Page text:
The Transformation of Businesses Into Internet Businesses In the early to mid-nineties, a major change began taking place in America’s economy. Technology and innovation became some of the leading factors of success for companies. Companies have been forced to change as the technology introduced around the world changes, and more importantly, they have had to be swift in adapting to change. This new age has commonly been classified as the “Information Age” or the “New Economy.” Charles Darwin once said, “It is not the strongest of the species that survive, nor the most intelligent, but the ones most responsive to change.” This quote is not only true to mankind, but also to any firm that has inspirations of succeeding in this so-called New Economy. “The term New Economy refers to a set of qualitative and quantitative changes that, in the last 15 years, have transformed the structure, functioning, and rules of the economy.” The New Economy is an economy with a great deal of emphasis placed on a person’s ability to create new ideas and adapt to changes in technology. It is an economy full of uncertainty and risk that has the potential of being very rewarding to a person or company that can most successfully accomplish the objective of innovation. The New Economy has had a great impact on the way companies conduct business, and it will continue to impact businesses for the time to come.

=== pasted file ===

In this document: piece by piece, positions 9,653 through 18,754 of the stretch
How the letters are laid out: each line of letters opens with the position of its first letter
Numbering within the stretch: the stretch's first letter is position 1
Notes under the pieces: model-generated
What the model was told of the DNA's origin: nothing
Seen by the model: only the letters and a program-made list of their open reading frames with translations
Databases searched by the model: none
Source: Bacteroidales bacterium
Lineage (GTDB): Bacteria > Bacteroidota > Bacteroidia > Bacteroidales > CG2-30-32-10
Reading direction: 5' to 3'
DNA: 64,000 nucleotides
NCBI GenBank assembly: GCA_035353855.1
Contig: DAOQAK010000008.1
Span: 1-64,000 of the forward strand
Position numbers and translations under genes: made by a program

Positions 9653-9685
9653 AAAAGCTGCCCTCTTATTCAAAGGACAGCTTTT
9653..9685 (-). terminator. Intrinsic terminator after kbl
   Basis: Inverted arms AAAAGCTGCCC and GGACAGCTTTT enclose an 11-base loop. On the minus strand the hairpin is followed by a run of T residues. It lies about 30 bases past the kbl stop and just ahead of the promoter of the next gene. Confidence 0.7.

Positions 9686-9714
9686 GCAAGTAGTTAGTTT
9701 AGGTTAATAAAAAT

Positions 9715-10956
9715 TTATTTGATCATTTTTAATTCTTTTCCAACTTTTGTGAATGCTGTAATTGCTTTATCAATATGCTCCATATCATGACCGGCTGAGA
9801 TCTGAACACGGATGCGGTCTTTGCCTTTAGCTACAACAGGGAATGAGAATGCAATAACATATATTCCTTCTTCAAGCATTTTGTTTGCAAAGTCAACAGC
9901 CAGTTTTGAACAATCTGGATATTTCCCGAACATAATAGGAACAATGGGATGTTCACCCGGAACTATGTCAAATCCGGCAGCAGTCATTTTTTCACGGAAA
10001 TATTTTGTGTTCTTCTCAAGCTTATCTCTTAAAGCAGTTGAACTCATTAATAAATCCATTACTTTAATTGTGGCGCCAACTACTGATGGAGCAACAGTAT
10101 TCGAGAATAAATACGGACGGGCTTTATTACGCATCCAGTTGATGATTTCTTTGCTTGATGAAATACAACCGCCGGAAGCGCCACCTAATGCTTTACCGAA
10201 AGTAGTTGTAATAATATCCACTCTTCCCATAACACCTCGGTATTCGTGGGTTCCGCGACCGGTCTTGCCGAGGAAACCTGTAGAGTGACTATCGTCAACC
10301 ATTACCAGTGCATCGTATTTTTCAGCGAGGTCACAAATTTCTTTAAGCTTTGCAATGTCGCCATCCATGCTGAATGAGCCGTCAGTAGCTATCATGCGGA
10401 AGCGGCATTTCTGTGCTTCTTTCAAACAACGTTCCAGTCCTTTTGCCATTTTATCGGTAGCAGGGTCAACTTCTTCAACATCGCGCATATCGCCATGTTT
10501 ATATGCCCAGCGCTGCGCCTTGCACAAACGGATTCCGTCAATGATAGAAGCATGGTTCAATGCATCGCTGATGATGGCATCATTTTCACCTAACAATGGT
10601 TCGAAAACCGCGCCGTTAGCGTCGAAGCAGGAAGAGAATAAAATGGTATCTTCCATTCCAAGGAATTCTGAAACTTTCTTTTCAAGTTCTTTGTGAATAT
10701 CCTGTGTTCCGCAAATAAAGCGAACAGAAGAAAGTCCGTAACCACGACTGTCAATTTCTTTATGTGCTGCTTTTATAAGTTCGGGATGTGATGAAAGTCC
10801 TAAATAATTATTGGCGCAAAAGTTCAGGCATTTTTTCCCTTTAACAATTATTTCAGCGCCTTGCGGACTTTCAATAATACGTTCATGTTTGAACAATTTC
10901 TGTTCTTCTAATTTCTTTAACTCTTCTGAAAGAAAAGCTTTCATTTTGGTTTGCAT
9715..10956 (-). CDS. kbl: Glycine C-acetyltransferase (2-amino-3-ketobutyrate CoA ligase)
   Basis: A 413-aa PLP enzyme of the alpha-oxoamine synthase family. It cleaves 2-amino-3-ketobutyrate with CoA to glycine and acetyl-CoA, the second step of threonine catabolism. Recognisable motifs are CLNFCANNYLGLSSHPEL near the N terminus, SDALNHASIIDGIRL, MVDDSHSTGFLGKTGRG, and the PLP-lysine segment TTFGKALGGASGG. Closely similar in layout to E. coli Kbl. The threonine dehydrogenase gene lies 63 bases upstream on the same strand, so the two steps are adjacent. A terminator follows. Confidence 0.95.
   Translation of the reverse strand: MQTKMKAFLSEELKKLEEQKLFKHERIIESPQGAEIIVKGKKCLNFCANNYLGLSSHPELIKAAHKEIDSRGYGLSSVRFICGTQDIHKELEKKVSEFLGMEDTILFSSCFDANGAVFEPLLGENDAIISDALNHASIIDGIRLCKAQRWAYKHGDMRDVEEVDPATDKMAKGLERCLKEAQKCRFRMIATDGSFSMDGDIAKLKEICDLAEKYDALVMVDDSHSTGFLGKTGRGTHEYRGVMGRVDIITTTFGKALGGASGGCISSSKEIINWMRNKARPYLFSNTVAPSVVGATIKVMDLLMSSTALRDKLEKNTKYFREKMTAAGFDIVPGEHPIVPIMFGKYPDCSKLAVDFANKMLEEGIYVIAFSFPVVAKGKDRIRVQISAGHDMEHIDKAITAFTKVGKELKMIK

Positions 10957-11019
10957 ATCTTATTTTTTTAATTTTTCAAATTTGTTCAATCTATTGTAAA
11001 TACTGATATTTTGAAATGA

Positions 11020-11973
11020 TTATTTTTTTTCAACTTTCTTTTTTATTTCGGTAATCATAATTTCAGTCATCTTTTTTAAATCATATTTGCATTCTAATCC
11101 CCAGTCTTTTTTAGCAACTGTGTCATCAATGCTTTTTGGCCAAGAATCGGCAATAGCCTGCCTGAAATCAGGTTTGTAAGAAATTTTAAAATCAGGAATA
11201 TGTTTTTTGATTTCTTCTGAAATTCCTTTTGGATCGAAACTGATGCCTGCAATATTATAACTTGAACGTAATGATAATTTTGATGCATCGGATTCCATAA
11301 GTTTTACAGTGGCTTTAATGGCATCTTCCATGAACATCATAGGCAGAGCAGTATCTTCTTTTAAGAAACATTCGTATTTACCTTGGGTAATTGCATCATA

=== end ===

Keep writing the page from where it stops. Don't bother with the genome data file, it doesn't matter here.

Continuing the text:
In the past, companies depended on marketing their product through various ads in magazines and television, and then going out on the road or via telephone to try and sell their product. With the New Economy, one of the leading ways to market or sell a product is over the Internet. Both Internet marketing and Internet sales will see a great increase over the next couple of years. The Internet, with its enormous potential to increase efficiency and raise productivity, is one of the most critical components of the New Economy. E-commerce has already had, and will continue to have, a great impact on the way business is conducted in the New Economy. “The total U.S. Internet economy more than doubled between 1996 and 1997, from $15.5 billion to $38.8 billion.